The effect of pH, inhibitors and nutrient deprivation on ammonia oxidation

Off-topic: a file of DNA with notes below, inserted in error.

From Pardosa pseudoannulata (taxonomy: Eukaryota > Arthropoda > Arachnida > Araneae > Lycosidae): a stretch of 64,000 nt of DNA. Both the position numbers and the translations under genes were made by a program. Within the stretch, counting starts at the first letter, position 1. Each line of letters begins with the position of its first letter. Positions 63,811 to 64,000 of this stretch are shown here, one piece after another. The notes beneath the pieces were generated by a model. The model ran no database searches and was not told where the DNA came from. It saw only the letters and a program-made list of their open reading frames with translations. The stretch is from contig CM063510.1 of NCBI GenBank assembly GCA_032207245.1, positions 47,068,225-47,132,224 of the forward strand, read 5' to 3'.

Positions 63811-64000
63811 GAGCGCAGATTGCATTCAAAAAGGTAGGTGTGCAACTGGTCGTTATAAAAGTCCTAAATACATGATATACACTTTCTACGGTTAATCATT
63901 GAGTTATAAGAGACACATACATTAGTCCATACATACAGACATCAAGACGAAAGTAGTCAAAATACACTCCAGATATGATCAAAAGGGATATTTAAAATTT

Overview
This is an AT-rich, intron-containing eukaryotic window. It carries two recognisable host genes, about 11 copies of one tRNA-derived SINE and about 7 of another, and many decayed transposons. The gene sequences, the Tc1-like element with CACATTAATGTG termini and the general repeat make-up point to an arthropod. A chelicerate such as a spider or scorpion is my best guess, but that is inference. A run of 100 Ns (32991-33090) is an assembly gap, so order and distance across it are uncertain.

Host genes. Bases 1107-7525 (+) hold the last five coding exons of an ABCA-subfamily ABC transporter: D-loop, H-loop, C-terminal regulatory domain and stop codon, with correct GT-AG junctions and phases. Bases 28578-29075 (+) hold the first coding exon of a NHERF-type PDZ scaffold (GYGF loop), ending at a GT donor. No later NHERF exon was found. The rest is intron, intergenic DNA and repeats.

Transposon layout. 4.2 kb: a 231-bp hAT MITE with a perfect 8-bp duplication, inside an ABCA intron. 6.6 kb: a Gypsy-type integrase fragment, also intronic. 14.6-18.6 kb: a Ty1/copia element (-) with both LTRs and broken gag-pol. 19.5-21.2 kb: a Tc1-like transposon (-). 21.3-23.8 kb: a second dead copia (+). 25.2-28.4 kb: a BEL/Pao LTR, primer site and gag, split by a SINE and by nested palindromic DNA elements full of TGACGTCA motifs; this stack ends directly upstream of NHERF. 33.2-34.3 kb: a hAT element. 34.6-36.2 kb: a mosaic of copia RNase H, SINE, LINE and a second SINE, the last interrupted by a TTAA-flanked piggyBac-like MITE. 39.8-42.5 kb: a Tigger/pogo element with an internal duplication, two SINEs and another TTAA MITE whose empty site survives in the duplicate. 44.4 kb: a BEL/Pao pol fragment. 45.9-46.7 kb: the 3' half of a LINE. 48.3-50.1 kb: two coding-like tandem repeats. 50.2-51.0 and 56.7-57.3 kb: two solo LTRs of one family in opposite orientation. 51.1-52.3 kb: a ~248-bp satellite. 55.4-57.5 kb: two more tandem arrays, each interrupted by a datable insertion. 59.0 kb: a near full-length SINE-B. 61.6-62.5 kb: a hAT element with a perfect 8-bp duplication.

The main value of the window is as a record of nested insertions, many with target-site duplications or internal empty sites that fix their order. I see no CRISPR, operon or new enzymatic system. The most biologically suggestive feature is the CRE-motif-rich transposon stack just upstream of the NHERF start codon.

N. europaea recovering from up to 7 days starvation showed no lag phase before nitrifying activity or growth could be measured. Cells starved for 1- 4 weeks had a lag phase of 20 - 40 min before activity. Cells starved for 0 - 7 d had no lag phase before growth. A lag phase before growth was initiated after 1 - 2 weeks starvation, which increased to 93 - 98 h after 6 weeks of starvation. Between 1 and 6 weeks starvation the nitrifying activity per ml of recovering cell suspension decreased significantly. N. europaea was also starved in continuous flow sand and soil columns. Cells recovering from starvation in sand columns resumed nitrifying growth and activity immediately at the same growth rate of cells initially inoculated into the column. Cells recovering from starvation in soil columns took longer to resume nitrifying activity than cells starved in sand. pH and nitrapyrin both had significant effects on nitrifying activity and the interaction between pH and nitrapyrin treatment was significant in the inhibition of both growth and activity. pH and PEX both significantly inhibited nitrifying activity but the interaction between pH and PEX was not significant. PEX completely inhibited growth at concentrations which only partially inhibited nitrifying activity. The optimum pH for nitrifying activity by N. europaea was between pH 8.5 and 9 and the optimum pH for growth was between 7.5 and 8.0. The optimum pH for activity increased as substrate concentration decreased. A previously published model quantifying the relationship between pH, substrate availability and ammonia oxidation (Quinlan, 1985) was tested. Data predicted using the model fitted experimental data when data from a limited pH range were used to calculate the coefficients (pH 7-9), but not when data from a wider range (6-9) were used.